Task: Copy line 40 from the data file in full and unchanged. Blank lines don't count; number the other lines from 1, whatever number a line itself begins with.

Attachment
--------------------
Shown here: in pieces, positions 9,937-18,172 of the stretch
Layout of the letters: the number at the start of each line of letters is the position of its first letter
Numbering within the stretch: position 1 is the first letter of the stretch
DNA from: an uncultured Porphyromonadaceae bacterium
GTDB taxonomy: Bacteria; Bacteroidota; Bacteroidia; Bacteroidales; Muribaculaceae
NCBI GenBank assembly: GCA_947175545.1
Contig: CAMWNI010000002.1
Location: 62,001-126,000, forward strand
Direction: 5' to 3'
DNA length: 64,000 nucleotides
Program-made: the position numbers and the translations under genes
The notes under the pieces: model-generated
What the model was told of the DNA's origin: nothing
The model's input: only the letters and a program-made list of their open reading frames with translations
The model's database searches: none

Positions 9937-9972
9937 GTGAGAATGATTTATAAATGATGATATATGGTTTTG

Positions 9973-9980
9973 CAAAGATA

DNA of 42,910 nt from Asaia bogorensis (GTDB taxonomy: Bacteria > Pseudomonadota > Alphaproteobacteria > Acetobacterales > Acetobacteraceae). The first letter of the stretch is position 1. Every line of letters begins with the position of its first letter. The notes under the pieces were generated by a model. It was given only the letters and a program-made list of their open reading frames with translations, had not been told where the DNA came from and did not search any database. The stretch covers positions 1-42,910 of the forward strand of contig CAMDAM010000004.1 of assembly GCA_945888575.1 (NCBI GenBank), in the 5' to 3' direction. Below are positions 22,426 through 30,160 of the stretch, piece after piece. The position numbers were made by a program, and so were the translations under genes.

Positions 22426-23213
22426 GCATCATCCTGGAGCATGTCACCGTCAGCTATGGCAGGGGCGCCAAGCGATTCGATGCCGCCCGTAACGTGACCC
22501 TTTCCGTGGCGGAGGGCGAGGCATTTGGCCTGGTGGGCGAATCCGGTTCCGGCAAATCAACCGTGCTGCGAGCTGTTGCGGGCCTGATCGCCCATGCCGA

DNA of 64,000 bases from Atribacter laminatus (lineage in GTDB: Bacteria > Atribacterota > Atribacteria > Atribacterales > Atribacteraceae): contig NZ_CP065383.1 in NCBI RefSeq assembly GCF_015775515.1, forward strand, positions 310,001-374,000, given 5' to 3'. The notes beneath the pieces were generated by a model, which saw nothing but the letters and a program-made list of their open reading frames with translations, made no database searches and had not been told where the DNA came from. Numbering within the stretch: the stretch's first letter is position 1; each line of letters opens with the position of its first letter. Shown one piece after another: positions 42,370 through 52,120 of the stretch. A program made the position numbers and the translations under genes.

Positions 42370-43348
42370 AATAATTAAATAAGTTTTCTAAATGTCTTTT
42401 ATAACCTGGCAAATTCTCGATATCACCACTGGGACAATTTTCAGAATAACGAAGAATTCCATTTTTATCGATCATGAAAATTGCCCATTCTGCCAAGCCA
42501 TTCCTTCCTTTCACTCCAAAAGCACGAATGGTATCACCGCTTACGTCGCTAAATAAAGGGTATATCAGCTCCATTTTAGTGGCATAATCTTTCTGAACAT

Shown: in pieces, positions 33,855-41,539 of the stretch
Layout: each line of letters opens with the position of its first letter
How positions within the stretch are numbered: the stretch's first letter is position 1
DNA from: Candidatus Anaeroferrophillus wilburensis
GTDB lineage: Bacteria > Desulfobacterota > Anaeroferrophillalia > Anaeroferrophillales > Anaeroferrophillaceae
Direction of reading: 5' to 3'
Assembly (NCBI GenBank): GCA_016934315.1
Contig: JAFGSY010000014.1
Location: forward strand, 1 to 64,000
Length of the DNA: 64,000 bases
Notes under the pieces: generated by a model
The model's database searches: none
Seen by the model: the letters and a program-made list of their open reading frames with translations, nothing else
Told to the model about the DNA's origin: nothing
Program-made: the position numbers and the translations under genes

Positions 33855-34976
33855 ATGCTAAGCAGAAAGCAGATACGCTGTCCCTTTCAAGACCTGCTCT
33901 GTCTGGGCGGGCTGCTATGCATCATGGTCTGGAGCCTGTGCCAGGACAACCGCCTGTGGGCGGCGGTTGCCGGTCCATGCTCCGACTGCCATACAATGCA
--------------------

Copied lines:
The model's database searches: none